Top Pomona Public Schools

All
(4)
All
(4)
 
High
(2)
High
(2)
 
Middle
(2)
Middle
(2)
 
Elementary
(3)
Elementary
(3)
 
Pre-K
(1)
Pre-K
(1)
 
Charter
(1)
Charter
(1)
 
  • For the 2020 school year, there are 4 public schools in Pomona, KS, serving 521 students.
  • Pomona, KS public school have an average math proficiency score of 41% (versus the Kansas public school average of 34%), and reading proficiency score of 44% (versus the 38% statewide average). Schools in Pomona have an average ranking in the top 30% of Kansas public schools.
  • The top ranked public schools in Pomona, KS are Appanoose Elementary School, West Franklin High School and West Franklin Middle School. Overall school rank is based on a school's combined math and reading proficiency test score ranking.
  • Minority enrollment is 10% of the student body (majority Hispanic), which is less than the Kansas public school average of 36% (majority Hispanic).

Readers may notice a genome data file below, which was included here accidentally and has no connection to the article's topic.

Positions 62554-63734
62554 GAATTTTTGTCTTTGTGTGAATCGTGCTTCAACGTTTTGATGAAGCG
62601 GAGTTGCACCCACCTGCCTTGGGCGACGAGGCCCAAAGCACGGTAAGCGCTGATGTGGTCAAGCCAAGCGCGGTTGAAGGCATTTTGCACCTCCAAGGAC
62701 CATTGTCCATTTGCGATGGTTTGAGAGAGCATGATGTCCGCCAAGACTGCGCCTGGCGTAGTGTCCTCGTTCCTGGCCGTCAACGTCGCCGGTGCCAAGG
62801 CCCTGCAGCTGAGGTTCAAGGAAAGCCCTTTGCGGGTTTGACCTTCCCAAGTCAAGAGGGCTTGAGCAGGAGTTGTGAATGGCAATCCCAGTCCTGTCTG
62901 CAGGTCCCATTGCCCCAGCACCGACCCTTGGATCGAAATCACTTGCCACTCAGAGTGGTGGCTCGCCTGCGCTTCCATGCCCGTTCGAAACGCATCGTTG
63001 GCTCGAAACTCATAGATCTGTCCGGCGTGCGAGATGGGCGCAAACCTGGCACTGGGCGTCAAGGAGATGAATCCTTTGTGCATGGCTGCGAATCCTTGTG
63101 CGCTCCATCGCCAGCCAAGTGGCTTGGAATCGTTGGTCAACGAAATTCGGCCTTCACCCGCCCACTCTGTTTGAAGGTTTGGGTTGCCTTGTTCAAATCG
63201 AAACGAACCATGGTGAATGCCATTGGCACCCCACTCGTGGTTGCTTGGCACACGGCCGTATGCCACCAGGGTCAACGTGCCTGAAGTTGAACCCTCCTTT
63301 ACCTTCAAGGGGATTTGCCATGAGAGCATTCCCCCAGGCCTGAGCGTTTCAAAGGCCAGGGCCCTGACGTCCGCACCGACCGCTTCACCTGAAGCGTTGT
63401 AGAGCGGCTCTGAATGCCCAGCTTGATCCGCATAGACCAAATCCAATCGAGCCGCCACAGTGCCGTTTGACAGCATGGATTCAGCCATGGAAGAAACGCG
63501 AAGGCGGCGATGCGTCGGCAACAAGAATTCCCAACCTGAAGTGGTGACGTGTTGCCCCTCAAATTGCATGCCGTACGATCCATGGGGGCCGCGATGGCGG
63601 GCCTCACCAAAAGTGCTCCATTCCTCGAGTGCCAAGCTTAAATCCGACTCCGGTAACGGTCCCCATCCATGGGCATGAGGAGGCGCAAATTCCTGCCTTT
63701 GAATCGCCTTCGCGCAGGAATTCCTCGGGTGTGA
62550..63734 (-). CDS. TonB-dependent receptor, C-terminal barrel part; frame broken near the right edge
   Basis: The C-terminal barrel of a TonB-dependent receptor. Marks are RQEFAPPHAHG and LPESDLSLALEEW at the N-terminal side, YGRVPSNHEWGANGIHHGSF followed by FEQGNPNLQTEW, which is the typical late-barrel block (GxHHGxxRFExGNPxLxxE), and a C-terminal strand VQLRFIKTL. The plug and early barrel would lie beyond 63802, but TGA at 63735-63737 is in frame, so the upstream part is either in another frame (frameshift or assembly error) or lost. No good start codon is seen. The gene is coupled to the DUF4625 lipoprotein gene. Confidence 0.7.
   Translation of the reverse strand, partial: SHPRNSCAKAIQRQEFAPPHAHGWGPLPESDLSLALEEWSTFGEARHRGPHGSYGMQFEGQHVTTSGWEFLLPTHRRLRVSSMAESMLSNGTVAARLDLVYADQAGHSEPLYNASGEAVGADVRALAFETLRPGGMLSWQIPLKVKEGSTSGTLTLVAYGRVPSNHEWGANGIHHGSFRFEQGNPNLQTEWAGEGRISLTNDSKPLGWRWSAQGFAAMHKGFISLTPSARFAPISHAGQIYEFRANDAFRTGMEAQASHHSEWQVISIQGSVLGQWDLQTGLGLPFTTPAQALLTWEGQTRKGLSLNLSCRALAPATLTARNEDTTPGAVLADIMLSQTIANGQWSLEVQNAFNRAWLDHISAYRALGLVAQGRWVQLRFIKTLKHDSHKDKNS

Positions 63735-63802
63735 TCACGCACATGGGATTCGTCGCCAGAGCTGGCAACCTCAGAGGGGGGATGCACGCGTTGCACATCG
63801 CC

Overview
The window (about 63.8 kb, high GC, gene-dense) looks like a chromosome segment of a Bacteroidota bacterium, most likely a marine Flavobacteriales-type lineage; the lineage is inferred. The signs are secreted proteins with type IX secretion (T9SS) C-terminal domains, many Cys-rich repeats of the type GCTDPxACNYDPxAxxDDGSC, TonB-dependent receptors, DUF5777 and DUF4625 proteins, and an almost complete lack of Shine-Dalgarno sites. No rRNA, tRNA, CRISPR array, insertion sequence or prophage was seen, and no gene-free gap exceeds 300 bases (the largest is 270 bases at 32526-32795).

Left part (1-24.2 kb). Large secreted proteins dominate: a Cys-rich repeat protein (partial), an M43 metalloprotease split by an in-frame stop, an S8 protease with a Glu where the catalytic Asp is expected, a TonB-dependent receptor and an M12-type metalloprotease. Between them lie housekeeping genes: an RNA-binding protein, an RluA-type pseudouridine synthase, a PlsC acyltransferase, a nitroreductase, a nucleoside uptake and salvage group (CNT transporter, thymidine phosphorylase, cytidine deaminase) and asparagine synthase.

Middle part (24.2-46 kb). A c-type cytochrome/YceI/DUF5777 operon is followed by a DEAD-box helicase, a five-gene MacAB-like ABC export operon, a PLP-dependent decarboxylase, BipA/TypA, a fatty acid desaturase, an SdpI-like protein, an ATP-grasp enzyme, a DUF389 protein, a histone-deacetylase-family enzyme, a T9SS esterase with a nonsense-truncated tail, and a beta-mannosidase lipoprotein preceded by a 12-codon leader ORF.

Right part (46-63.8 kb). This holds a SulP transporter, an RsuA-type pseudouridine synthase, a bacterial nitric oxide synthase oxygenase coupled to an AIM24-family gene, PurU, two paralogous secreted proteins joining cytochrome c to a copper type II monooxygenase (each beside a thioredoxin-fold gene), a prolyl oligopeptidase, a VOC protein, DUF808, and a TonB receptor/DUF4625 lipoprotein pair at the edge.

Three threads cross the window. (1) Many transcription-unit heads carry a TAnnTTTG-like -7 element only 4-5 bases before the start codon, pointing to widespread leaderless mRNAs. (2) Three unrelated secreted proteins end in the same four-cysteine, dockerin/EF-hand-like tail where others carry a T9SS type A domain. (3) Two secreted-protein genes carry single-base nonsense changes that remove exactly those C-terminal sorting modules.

• The student:teacher ratio of 13:1 is less than the Kansas public school average of 14:1.

Top Pomona, KS Public Schools (2020)

  • School (Math/Reading Proficiency) Location
    Grades
    Students
  • Appanoose Elementary School Math: 35-39% | Reading: 55-59%
    Rank: Top 30%
    600 Shawnee Road
    Pomona, KS 66076
    (785)566-3386

    Grades: PK-5 | 188 students
  • West Franklin High School Math: 40-49% | Reading: 40-49%
    Rank: Top 50%
    511 East Franklin
    Pomona, KS 66076
    (785)566-3392

    Grades: 9-12 | 177 students
  • West Franklin Learning Center High - Charter Charter School
    511 E Franklin
    Pomona, KS 66076
    (785)746-5766

    Grades: 6-12 | 10 students
  • West Franklin Middle School Math: 40-44% | Reading: 35-39%
    Rank: Top 50%
    509 East 4th Street
    Pomona, KS 66076
    (785)566-3451

    Grades: 6-8 | 146 students
Recent Articles
Learn about the recent vote by the Indiana School Board to allow a state takeover of four Indiana schools beginning next school year.
We take a look at the various ways high school students can get a leg up on higher education while they are still in high school.
We take a look at a recent call by U.S. health officials to change public policies involving sports-related head trauma injuries, and how some states are already answering the call.